Unlocking doors to proper education in rural areas
Sent by the US Government through the World Teach Organisation to teach English at the Divundu Combined School, Karrel observed how primary schools in the rural areas were leaving children behind. And with a desire to effect changes at the school where he taught, upon his return to the U.S, Karrel managed to gather enough money through donations to equip the school’s first library with two computers, books, chairs, paint and a blackboard for the school.
“When I went back to the States, I decided to start up the Unlock Foundation, a US non-governmental organisation that seeks to address critical educational gaps in rural schools.”
Clearly passionate about education, and as Director of the Unlock Foundation, Karrel told the Economist that the name Unlock symbolises the true potential and dynamic impact that Unlocking the gaps of education in rural schools have on the future of children.
“Education can unlock and change your life, it doesn’t matter where you come from. What we are aiming to do is unlock the doors to education for children in rural areas.”
Officially launched last year, the Unlock Foundation currently not only operates in Namibia but Ghana as well, and have successfully embarked on projects that are implemented and run by the school itself. “We cant change the curriculum but we can encourage and help kids stay in the classroom by providing proper resources and facilities,” said Karrel.
A teacher at Divundu and Unlock Foundation staff member, Christopher Sikosi said the project has helped the children view education as the way to a brighter future. “The spirit of competition is notably being observed as the planned re-introduction of the scholarship programme is set to kick-off soon.”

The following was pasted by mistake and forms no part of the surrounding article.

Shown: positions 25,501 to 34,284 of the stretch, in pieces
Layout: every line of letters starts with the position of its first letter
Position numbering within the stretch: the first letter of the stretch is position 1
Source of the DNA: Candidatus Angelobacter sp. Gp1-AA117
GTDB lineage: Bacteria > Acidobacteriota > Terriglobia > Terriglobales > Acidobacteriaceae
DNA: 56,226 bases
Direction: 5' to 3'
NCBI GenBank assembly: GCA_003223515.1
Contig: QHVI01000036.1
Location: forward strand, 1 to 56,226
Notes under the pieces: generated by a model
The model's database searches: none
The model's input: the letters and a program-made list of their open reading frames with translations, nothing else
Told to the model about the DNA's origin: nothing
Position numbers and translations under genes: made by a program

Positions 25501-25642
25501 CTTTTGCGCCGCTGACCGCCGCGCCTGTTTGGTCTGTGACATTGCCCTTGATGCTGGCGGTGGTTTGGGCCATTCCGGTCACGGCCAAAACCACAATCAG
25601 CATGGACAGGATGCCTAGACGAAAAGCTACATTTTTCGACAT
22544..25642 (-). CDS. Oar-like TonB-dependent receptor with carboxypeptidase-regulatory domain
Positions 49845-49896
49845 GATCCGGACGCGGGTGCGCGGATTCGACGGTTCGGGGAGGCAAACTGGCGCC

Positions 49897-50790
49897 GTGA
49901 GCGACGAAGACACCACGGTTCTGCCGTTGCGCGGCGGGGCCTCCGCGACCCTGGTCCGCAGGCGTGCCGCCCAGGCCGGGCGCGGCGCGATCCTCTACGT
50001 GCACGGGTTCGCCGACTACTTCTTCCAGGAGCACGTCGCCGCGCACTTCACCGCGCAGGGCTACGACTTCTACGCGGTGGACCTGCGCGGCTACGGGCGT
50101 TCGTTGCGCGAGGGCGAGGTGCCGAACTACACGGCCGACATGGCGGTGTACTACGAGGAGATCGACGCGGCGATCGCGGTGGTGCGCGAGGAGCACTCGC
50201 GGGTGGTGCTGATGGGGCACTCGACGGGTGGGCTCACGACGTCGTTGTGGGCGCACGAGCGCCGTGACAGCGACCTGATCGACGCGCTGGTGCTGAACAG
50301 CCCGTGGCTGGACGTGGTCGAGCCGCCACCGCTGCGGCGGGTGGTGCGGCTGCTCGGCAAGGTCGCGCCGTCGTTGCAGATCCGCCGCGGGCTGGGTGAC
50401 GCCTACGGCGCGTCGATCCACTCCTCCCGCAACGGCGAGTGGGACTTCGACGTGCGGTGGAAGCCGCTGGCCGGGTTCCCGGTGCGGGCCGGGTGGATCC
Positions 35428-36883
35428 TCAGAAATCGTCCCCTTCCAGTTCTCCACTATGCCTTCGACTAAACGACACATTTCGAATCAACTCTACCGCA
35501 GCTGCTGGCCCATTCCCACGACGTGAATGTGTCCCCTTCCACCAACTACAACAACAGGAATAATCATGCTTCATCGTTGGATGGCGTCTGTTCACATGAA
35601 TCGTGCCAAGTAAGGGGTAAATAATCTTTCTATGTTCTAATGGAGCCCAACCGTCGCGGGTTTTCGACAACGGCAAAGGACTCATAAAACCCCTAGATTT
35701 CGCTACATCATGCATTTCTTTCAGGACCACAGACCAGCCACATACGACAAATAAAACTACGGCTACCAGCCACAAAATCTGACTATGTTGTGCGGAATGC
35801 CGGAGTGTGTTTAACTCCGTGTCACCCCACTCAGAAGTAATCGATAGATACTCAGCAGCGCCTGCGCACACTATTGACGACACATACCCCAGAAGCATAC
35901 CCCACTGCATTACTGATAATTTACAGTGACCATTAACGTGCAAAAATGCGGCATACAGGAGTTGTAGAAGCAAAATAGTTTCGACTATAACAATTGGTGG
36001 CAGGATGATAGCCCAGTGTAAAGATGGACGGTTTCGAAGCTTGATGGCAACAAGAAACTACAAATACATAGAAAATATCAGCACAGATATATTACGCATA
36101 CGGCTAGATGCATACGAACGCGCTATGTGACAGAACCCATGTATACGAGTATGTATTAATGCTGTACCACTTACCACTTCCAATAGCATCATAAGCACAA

Meanwhile Karrel said that whilst many organisations prescribe for what donor money should be used, “the people at the grass roots level know what suits them best, they know what they need. And we do not do the implementation either, we only provide finances and administer the projects.”
Last year the Unlock Foundation raised N$80,0000 for the two schools (Ghana and Namibia) and this year, the Unlock Foundation hopes to raise even more money to embark on new projects and to continue with existing projects.
Karrel said the organisation does not need huge sums of money to make a difference in the life of one child, “we don’t need a million, even a ten dollar can make a difference in the life of a little child.”
One of their continuous projects is the mosquito net project which has a major impact on the living conditions of the Divundu learners. Another, the Desk Improvement Project focuses on learning conditions inside the classroom.
Sikosi said, “the mosquito nets are so successful. Hardly any cases of malaria were reported at the school last year so learners were able to attend all their classes. Also the chairs and desks repair was successful and learners now have chairs to sit on and desks to work at.” A priority for the future is the Science Lab Repair project. Other intended projects include the Hostel Improvement project, the Garden project, and the new Administration Block project.